Sunday, February 3, 2008

Can a Kid Be Sick Until He's Well?

What do you think it means when a doctor asks you if you have had your flu shot, and the discussion includes the following: If you miss a week of high school, you'll never catch up?

I understand the concern, kindness and the practicality behind the statement; what I don't understand is how we can nurture our children in a society that will not allow people the time to be sick and the time to let their bodies recover naturally. What is the reasoning behind this sort of pressure? What is the message we are sending to our kids? What sort of example of self-care, or of the value of our health, are we giving them?

Since our family just spent the months from October, 2006 through August, 2007 trying to help Katie get into remission from cancer, as well as helping her to survive the effects of the treatment, surgery and recovery, and then to adjust to the process of maintenance treatment, my mind is spinning as I try to digest the message that our children's health isn't as important as KEEPING UP WITH THE SCHEDULE. Maybe the schedule is unrealistic?

David's fever is finally down. He has done nothing but rest in bed or on the couch, yet is still exhausted, blowing and coughing, so he is nowhere near "well" yet. I refuse to pressure him to "hurry up," --as if that's possible! The body needs what it needs.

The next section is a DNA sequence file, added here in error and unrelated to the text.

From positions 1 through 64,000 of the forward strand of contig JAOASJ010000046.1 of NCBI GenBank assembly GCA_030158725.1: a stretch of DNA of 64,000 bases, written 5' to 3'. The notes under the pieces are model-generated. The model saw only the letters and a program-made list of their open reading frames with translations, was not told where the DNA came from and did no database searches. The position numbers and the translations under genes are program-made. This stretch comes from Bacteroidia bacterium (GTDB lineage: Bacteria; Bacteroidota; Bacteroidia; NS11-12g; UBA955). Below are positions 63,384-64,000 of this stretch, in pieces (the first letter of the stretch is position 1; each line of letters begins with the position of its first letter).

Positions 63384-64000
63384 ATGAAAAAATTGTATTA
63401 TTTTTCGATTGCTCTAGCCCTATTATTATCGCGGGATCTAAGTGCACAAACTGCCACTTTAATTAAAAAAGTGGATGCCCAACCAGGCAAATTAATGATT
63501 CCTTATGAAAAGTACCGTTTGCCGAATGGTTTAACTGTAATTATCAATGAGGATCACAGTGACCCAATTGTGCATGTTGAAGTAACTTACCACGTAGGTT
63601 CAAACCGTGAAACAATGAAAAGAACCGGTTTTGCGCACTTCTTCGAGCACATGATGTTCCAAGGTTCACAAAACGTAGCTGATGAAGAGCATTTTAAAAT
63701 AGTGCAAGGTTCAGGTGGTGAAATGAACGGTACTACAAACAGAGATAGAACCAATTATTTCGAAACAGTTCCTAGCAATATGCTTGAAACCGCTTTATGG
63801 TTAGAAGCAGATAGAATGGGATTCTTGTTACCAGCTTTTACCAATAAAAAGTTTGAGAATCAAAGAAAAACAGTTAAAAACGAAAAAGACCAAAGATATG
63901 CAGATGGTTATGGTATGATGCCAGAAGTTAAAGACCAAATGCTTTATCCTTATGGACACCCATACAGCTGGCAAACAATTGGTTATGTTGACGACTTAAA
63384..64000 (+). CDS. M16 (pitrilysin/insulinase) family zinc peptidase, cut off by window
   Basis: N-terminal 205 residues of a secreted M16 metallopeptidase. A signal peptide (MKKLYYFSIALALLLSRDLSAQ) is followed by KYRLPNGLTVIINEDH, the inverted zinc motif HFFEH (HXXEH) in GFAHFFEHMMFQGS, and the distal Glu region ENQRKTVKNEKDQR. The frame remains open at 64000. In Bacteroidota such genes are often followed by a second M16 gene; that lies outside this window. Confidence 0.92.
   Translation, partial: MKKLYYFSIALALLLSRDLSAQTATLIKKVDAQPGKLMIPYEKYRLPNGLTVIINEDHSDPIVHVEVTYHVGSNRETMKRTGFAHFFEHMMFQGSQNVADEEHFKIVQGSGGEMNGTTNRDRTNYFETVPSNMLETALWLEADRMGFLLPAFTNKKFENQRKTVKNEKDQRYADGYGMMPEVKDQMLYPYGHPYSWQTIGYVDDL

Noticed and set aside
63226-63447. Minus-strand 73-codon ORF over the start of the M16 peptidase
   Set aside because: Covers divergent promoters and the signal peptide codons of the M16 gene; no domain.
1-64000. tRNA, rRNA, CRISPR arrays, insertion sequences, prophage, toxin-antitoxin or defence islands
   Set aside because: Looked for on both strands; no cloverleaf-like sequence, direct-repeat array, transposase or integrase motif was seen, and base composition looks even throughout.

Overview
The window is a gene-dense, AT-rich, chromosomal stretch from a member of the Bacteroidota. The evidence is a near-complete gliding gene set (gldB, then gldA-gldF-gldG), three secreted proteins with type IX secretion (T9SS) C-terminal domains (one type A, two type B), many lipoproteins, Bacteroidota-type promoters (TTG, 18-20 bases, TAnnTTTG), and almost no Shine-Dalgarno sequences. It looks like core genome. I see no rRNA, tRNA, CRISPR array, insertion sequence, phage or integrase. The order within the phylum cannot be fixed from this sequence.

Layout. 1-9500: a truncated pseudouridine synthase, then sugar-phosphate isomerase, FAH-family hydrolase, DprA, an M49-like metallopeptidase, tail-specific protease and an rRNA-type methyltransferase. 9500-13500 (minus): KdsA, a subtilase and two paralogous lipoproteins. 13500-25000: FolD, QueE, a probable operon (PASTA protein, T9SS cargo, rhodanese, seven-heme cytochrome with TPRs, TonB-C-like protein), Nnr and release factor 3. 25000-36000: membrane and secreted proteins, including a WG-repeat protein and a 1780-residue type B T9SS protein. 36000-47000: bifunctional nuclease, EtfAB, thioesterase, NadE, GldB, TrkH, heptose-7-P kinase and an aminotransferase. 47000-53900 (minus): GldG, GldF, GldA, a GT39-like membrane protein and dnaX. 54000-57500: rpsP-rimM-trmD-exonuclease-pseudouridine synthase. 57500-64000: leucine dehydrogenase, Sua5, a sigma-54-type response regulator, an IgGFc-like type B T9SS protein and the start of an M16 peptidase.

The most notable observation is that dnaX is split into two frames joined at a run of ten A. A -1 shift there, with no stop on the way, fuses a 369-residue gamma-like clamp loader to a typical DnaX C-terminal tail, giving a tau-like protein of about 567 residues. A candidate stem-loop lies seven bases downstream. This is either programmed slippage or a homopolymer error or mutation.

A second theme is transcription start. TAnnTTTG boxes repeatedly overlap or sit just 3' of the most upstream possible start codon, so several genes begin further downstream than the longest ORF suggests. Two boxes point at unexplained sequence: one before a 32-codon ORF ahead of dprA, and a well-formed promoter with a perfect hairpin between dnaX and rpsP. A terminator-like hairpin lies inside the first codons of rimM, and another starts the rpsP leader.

On a lighter note, I have been pinning quilt fabric this weekend, in anticipation of a sewing day. There are eight quilts on our dining table now, ready to go. In spite of the fact that I am a "beginner" seamstress, I am so happy and excited about these quilts! Katie would have loved them; they are based upon the design of hers, but a bit smaller. It's such fun to choose 2 fabrics to coordinate in color and design, and imagine the pleasure that they will bring to a child. The thickness of the batting, softness of the flannel on one side and the cotton on the other, and the silkiness of the satin binding are wonderful. I love thinking that they will be donated to the hospital to spread comfort and love to kids who have to be away from home for treatment.

Gregg and his parents are all home safely, I am grateful to say. It sounds as if they had a beautiful celebration and an uneventful drive back. Happy Honeymoon to Andrea and Mike!

1 comment:

Karla W. said...

I glad to hear that David is on the mend and totally agree with the missing school thing.

It irks me so much that here we have a planned 1 week of missed school and all of Mandi's teachers tell her they can't give her the assignments because they don't know what they'll be doing that week. Yet if a kid is sick and misses a week the response is "go talk to your classmats to find out what you missed." and if something is still misses it's unforgiven. Ugh!

The quilts are beautiful! I love all the colors and I'm sure the kids will love them too.